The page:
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11.1 Functions

11.1.1 Defining functions

Functions are declared using the func keyword. When declaring a function you provide a type signature for the function along with its implementation.

Functions can be declared on their own or within a class, in which case they become a method that operates on objects of that class. We’ll cover methods in chapter 12.

Here’s an example of a simple function that adds 2 integers.

func intAdder(x: Int, y: Int) -> Int{
    return(x + y)
intAdder(3, 4) // 7

We declare a type signature for the function by indicating the type of each of its parameters (x and y) in this example and also its return type ( -> Int indicates that this function returns an integer). The return statement indicates the value that we want our function to return. The above function must include a return statement, since the type signature specified that it returns an integer. If we wanted a function that doesn’t return anything we can specify the return type as Void (or leave out the return type, in which case Swift will infer that the return type is Void).

Here’s an example that doesn’t return anything but running it has the side-effect of printing the value of adding the 2 arguments.

func sideEffectAdder(x:Int, y:Int) -> Void {
    println("Added value is \(x + y)")
sideEffectAdder(3, 4) // prints "Added value is 7"

or alternatively you can omit the return type and return statement and swift assumes that the return type is Void. i.e.

func sideEffectAdder(x:Int, y:Int) {
    println("Added value is \(x + y)")
sideEffectAdder(3, 4) // prints "Added value is 7"

11.1.2 Local and external parameters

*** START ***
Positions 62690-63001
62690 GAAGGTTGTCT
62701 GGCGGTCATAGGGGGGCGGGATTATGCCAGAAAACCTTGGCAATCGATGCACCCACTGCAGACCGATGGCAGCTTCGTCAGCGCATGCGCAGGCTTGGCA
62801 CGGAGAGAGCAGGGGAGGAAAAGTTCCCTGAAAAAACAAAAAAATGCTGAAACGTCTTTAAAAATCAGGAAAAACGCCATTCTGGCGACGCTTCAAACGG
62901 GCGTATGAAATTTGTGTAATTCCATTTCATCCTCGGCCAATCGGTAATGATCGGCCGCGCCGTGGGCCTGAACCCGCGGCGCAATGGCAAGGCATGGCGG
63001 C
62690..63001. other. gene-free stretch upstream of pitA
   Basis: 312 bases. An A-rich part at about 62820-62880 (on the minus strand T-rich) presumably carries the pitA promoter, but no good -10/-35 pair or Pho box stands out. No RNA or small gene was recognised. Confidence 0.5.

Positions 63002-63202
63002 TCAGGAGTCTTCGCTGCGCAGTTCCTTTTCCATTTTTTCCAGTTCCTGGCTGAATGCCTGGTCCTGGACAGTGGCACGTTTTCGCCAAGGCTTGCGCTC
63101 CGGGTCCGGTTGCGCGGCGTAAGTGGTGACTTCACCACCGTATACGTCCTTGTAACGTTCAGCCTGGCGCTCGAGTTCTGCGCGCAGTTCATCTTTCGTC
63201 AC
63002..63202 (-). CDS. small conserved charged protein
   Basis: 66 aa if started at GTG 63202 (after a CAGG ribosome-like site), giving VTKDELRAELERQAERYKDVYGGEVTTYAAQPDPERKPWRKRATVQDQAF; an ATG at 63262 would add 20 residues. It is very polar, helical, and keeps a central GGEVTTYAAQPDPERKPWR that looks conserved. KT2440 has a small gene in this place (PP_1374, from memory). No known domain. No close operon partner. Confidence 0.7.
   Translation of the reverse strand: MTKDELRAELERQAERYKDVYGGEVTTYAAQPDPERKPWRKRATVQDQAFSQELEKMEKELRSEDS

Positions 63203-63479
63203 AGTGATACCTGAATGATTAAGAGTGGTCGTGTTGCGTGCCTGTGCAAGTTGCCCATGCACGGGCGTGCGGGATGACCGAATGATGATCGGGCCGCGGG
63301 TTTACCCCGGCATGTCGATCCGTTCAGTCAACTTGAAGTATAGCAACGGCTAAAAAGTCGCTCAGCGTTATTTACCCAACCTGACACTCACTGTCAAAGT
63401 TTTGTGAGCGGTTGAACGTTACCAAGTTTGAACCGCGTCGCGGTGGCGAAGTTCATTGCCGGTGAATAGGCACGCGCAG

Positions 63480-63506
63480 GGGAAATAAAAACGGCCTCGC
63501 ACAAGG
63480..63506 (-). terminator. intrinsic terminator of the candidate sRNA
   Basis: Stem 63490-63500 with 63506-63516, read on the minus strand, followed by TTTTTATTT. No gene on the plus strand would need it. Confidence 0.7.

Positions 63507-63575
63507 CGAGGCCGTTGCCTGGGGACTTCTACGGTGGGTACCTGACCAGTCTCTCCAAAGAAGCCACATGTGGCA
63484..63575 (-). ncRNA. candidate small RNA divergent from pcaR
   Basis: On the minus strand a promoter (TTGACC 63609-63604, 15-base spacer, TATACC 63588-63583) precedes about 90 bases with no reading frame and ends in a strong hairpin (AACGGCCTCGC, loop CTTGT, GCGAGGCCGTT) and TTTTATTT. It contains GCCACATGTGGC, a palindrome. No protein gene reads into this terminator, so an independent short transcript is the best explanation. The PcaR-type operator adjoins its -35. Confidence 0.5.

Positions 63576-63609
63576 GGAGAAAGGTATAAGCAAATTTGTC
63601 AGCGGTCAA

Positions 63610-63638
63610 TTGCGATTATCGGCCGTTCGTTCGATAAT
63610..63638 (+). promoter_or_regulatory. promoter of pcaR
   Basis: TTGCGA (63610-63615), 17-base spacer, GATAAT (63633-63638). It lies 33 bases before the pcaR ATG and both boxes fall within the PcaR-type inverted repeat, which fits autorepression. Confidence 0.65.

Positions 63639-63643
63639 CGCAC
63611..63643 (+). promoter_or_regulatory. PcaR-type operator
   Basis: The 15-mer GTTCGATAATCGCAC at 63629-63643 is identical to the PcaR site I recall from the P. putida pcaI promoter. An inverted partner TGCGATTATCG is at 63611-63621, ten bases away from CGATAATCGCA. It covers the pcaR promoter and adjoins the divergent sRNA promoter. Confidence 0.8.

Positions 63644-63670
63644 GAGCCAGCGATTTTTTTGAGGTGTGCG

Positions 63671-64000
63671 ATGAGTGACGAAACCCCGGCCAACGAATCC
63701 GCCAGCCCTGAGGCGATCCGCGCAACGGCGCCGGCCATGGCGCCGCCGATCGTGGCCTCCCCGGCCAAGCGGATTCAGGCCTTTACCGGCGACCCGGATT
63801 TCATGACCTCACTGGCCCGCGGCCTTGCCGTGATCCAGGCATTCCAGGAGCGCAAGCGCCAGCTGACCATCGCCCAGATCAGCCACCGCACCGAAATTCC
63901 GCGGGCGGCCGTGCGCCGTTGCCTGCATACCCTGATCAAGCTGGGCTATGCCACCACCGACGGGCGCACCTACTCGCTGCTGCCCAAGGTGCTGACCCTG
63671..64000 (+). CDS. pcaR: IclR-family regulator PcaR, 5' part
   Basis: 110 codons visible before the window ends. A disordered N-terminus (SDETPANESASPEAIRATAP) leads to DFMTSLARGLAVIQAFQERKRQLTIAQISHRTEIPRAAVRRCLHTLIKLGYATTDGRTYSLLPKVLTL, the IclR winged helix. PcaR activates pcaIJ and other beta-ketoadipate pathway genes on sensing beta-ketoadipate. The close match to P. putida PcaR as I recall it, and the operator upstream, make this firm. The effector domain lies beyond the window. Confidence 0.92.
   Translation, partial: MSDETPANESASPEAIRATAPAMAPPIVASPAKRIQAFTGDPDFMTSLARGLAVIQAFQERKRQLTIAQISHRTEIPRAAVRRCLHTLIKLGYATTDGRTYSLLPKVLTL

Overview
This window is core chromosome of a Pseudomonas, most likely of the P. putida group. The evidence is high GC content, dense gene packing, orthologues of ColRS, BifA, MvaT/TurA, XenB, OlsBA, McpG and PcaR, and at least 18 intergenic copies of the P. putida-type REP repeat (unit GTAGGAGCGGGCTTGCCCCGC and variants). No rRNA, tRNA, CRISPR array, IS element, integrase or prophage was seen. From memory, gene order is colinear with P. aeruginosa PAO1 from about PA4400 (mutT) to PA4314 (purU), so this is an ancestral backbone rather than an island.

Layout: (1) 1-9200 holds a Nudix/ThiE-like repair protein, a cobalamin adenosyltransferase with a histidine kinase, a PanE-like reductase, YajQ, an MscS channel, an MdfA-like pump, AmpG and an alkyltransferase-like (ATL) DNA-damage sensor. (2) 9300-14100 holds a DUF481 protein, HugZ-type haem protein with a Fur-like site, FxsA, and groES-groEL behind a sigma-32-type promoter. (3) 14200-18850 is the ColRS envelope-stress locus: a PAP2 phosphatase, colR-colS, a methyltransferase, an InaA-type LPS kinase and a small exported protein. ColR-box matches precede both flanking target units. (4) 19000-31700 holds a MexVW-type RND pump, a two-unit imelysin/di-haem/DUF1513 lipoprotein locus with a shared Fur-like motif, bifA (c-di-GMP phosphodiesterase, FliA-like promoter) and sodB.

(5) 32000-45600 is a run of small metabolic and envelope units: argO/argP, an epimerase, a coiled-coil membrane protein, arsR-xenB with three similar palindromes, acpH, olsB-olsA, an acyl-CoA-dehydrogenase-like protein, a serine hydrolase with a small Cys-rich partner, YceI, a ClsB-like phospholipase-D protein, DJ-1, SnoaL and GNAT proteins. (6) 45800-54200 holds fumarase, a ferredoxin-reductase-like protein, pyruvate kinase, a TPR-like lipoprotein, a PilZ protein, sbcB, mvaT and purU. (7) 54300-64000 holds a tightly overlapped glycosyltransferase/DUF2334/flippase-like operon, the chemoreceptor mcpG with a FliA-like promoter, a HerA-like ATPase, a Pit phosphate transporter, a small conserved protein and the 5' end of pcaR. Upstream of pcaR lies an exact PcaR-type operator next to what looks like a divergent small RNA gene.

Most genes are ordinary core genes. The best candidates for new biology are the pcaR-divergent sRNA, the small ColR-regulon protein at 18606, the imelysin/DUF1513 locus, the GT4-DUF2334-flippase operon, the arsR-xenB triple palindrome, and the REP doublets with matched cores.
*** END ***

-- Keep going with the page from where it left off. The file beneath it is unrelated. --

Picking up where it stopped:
Swift allows us to define both local and external parameter names. So far our examples have used local parameter names. Lets revisit our intAdder function.

func intAdder(x: Int, y: Int) -> Int{
    return(x + y)
intAdder(3, 4)

x and y here are local parameter names. They are only used within the function body. When we call the function we don’t refer to the parameter name - we just line up the arguments positionally: intAdder(3,4).

If we have a function with a lot of parameters or we want to improve readability on our function calls we can use external parameter names. We could redefine this function to use external parameter names like this:

func intAdder2(firstNum x: Int, secondNum y: Int)-> Int{
    return(x + y)
intAdder2(firstNum: 3, secondNum: 4)

You declare the external parameter name by adding it before the local parameter name as shown in the example above. In this example the first parameter has an internal name of x and an external name of firstNum. Thus within the function body we refer to it as x, but when calling the function we refer to it as firstName.

Once you’ve declared the external parameter names, then you must use them when you call the function. I.e. we can’t call intAdder2(3, 4) - since we have external parameter names we have to use those to name the arguments, so we have to call it as intAdder2(firstNum: 3, secondNum: 4). Note also that we still need to order the arguments correctly when using external parameter names. Calling intAdder2(secondNum: 4, firstNum: 3) will result in a compiler error.